In a world in which specialization at a young age is expected, Miner's words bear reflection. A well-rounded learner is one who may bring knowledge from many disciplines to bear on a challenge. A well-rounded athlete will understand spacing principles apply in all sports. A well-rounded artist will use her understanding of notes and rhythms to inform her storytelling with a paintbrush.
A well-rounded learner, athlete, and artist will connect the knowledge and experience they have to change the world. I wouldn't bet against that model.
Happy new year! We are two weeks in, which means most of us have abandoned our resolutions. Statistically speaking that's a safe statement. Even if we are outliers, there is something to be learned from an article I read recently.
The argument is that resolutions fall by the wayside not because we are overshooting, but we are using the wrong motivation. Northeastern professor David DeSteno suggests that resolutions, and goals in general, are doomed unless we can attach them to real emotions and relationships. Attaching a worthwhile goal or resolution to how it makes you feel or the effect it has on others is a profound and powerful motivator.
Being more generous in my listening – particularly with my children – is a worthy resolution. One I would strive to keep on face value alone. However, I would argue I am far more likely keep it if I remember how it feels to come out the other side of a barrage of "whys" with a new appreciation for the remarkable perspective of a six-year-old.
Over the past five years I have had many occasions to reflect with gratitude on this community. Never has that been more powerful than this past weekend. The love and support our family feels from this community is overwhelming and wonderful. Thank you.
My new position this fall has afforded me a unique perspective on the whole of our school. I have had the opportunity to teach Upper School design classes, work with faculty in our Middle and Upper School, shake hands in all three divisions, write an article or two, and dive deeply into the schoolwide work of health and wellness.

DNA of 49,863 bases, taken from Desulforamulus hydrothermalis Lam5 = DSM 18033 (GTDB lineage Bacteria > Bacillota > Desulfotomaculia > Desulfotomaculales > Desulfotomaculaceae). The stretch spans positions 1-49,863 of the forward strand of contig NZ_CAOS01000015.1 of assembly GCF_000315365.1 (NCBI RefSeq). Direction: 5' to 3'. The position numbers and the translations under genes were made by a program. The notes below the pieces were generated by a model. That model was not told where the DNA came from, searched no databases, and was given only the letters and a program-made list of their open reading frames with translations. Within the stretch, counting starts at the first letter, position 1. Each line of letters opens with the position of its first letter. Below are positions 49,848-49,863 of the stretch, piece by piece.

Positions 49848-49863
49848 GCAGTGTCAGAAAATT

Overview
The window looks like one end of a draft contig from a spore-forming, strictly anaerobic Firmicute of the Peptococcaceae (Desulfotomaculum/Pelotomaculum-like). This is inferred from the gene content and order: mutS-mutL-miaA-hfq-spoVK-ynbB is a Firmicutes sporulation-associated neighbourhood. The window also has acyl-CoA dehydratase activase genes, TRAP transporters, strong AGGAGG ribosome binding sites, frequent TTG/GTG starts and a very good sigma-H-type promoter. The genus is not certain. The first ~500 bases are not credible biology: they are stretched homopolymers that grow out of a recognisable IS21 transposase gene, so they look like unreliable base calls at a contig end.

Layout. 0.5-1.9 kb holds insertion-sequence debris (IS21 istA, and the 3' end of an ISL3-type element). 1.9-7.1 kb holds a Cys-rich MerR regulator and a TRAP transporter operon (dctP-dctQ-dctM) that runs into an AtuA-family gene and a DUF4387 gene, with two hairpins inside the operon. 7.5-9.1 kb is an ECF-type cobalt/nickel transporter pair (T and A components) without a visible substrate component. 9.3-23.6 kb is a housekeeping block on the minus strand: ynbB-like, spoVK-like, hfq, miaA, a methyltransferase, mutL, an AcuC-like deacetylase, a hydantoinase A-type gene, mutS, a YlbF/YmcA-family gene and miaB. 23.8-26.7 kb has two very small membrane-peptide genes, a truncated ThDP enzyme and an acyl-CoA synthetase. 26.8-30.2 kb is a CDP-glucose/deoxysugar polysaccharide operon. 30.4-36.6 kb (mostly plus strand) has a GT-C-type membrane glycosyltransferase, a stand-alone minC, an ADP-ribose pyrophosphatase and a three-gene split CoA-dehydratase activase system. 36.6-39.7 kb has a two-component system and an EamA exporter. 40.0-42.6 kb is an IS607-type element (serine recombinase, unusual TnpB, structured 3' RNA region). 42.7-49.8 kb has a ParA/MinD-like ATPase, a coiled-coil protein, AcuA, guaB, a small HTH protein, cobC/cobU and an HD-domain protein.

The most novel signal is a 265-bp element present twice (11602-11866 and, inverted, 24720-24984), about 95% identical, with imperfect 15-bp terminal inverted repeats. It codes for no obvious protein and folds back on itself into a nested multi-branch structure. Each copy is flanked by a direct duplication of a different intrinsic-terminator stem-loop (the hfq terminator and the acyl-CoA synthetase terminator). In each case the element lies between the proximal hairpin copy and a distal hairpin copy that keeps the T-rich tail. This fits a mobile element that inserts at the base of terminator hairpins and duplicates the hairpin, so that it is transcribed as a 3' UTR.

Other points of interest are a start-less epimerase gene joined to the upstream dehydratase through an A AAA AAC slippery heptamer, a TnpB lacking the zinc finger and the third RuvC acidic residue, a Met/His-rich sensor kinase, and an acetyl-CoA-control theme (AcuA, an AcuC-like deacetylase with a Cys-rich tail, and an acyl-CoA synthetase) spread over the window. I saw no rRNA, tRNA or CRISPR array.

A purposeful day is one in which you seize the opportunity to learn something new – I am distinctly advantaged in this pursuit!
There has never been a more exciting time in ALS research and care. However, there is so much still to learn and one of the greatest challenges is making the advances in science available to everyone who might benefit. Collaboration will be a key in ending this disease, and our charity partners for the Walkathon are dedicated to this aim.
One of the most exciting scientific advances in developing therapies has been in stem cell treatments. Thanks to the support of our family trust, I will have the opportunity to travel to South Korea three times over the next four months to receive this therapy. The data on their early work is remarkable, and I am hopeful that it will make a real difference.
Thank you for helping to make this possible.
Andrew, Eliza, McCrory, and Towns
Our world is topsy-turvy. How we make sense of that is important. How we help our children make sense of it is possibly more so. Two years ago I wrote an article on educating after a tragedy that was printed in Education Week, and recently reprinted following the events in Las Vegas.
At the core of that article was my belief that hope lies in honoring the questions of our children, listening to their concerns and dreams, and helping them find the good people in our world. It is through this process that moral courage is cultivated. They might even help us find some of our own.
Care must be our most powerful tool. We should address the honest questions, have age-appropriate direct discussions, recognize and acknowledge students’ fears, discuss the many responses the governments around the world are pursuing, and emphasize the solidarity and common purpose of good people supporting each other all over the globe. The 24-hour news barrage and the anxiety that comes with repeated exposure can only be diminished when students are afforded honest conversations with adults whom they trust, and who inspire them to carry the good and the hope for our world.
Lagniappe is New Orleanian for a little something extra. On this blog my goal is to share something that has caught my eye or gotten me thinking. Something extra…I truly enjoy writing it, and I appreciate the time spent to read it.